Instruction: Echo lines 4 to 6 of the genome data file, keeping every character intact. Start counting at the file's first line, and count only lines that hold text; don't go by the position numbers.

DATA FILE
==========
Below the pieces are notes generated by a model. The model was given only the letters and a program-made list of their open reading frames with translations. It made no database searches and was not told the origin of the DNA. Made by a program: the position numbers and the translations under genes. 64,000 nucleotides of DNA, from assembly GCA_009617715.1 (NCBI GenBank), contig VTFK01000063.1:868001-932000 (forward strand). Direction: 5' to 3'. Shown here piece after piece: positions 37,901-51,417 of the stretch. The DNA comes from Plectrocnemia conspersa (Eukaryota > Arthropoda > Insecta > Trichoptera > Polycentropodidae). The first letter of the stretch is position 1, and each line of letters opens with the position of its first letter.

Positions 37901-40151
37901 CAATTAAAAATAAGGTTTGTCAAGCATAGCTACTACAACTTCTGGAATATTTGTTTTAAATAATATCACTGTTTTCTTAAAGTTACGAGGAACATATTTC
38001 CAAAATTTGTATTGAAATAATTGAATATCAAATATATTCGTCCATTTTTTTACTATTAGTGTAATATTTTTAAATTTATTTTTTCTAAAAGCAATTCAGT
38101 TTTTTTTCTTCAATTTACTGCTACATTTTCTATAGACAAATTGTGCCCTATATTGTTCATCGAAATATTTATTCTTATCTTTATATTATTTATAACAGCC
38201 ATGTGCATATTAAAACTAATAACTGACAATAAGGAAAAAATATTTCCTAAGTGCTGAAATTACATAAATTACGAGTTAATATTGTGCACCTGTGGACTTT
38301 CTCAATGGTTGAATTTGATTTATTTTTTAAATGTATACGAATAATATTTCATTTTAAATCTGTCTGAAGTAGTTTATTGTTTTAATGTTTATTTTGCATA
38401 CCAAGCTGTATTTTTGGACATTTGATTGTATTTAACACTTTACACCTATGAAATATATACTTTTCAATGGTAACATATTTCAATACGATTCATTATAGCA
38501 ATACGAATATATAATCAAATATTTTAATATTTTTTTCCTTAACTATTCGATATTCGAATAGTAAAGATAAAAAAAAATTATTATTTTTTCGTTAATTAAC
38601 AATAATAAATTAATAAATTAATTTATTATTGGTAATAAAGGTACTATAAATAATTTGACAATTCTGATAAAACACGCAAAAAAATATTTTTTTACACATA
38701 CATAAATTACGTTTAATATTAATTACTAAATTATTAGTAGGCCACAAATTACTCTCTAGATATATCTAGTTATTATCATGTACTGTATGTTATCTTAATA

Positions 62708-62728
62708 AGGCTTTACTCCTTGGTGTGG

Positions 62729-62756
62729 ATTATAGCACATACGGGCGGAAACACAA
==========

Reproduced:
38001 CAAAATTTGTATTGAAATAATTGAATATCAAATATATTCGTCCATTTTTTTACTATTAGTGTAATATTTTTAAATTTATTTTTTCTAAAAGCAATTCAGT
38101 TTTTTTTCTTCAATTTACTGCTACATTTTCTATAGACAAATTGTGCCCTATATTGTTCATCGAAATATTTATTCTTATCTTTATATTATTTATAACAGCC
38201 ATGTGCATATTAAAACTAATAACTGACAATAAGGAAAAAATATTTCCTAAGTGCTGAAATTACATAAATTACGAGTTAATATTGTGCACCTGTGGACTTT